Private respondent Lanting Security and Watchman Agency ("Lanting" for brevity) is a bonded security agency, which entered into an Agreement with the Manila International Airport Authority to render security services on a month-to-month basis to commence on April 31, 1987 renewable at the sole option of the MIAA. The contract was renewed by MIAA from 1988 to 1995. In 1995, upon the recommendation of the MIAA's former General Manager for the privatization of the Aviation Security Services of MIAA, a subsidiary company, the Philippine Aviation Security Services Corporation (PASSCOR) was formed, and the MIAA Board of Directors approved the award of security services in favor of PASSCOR effective September 1, 1995. Having been informed that PASSCOR would take over the operations and management of the security of the MIAA, and that the security services contract that MIAA entered into with Lanting would be terminated by August 31, 1995, Lanting filed a complaint for injunction, which was docketed as Civil Case No. 95-75048 with the respondent Regional Trial Court of Manila, Branch XXIV, challenging the "highly irregular" awarding by MIAA of the security services contract to PASSCOR without going through public bidding, as being not only contrary to law, but likewise against public policy. The respondent Regional Trial Court issued a writ of preliminary injunction ordering MIAA not to terminate the security services of Lanting and not to award the security contract in favor of PASSCOR.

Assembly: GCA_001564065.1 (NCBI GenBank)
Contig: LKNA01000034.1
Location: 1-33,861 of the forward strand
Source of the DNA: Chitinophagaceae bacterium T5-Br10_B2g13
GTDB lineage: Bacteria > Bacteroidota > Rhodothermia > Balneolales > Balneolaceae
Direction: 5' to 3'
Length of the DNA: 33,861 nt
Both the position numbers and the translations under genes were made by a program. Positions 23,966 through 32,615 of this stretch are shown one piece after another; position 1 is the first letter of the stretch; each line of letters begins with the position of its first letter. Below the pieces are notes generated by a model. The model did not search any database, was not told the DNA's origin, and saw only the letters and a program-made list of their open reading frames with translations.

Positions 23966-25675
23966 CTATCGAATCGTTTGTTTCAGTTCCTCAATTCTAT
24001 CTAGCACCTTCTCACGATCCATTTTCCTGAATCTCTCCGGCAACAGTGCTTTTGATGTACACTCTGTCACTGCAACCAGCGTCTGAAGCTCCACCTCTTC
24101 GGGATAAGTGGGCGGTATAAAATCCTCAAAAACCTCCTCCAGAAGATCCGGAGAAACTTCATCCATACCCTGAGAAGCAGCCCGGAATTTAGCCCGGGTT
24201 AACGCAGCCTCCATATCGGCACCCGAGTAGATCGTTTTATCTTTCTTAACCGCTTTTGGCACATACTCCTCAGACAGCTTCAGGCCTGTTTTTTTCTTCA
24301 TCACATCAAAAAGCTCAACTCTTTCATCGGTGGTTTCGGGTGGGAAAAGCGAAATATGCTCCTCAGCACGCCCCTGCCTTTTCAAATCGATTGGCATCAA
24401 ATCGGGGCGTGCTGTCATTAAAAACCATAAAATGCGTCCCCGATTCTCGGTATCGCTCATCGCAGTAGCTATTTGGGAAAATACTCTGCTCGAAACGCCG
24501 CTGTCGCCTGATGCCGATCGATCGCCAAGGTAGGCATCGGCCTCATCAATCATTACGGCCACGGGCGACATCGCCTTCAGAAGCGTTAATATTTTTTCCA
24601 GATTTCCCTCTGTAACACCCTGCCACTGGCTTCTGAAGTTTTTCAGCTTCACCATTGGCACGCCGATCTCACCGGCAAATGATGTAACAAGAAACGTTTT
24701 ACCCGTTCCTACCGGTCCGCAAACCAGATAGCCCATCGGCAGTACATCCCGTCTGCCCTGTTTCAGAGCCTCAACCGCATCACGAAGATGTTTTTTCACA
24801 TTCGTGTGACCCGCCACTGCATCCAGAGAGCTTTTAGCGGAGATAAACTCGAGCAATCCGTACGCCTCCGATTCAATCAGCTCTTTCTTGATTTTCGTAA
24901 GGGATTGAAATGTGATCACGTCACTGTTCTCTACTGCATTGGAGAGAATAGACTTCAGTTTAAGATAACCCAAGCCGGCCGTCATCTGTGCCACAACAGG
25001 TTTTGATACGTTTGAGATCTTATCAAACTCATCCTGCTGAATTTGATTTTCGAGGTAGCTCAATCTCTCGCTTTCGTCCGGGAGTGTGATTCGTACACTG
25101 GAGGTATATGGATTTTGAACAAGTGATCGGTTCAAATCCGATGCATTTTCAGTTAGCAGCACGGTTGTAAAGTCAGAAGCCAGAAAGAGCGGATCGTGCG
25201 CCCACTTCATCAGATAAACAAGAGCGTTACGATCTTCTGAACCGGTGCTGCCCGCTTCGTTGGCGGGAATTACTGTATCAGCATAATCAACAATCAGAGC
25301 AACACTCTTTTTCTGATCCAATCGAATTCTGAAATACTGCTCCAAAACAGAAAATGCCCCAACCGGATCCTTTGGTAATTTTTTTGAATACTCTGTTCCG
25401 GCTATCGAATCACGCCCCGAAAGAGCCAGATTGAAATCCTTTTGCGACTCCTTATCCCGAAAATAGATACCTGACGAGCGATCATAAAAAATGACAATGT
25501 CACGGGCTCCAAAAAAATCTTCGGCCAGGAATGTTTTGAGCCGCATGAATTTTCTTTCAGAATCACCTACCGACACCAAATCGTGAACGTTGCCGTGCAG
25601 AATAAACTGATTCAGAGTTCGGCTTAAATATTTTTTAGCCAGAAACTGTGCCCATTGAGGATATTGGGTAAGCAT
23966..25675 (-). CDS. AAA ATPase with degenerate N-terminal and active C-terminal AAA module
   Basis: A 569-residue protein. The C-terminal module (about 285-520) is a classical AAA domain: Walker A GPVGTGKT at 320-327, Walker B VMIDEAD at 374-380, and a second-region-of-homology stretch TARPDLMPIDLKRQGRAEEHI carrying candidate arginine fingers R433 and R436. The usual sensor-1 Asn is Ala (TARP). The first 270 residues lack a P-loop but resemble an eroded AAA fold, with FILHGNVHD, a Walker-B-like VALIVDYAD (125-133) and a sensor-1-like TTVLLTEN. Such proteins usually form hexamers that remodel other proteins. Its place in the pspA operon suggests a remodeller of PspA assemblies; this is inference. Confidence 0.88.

On August 30, 1996, the parties formulated and submitted a Compromise Agreement, which was approved by the Regional Trial Court and which contained the following terms and conditions:

"1. MIAA shall not implement the termination of Lanting's security services by August 31, 1996 and instead shall extend as it hereby extends such, services by a period of ten (10) months beginning 01 September 1996 to 30 June 1997. For this purpose, MIAA and Lanting shall execute the necessary Extension Contract.

2. To effect the above extension, MIAA shall allow Lanting to redeploy a total of 274 guards within the NAIA Complex which shall be inclusive of the currently deployed 114 Lanting guards effective not later than midnight of August 28, 1996. cdll

3. Upon execution hereof, MIAA shall be free to engage immediately the services of other security agencies, including that of Philippine Aviation Security Services Corp. (PASSCOR), to meet the security needs at the NAIA Complex, also for a period of ten (10) months beginning 01 September 1996 up to 30 June 1997.

4. Subject to paragraph 6 hereof, Lanting shall withdraw as it hereby withdraws its instant complaint.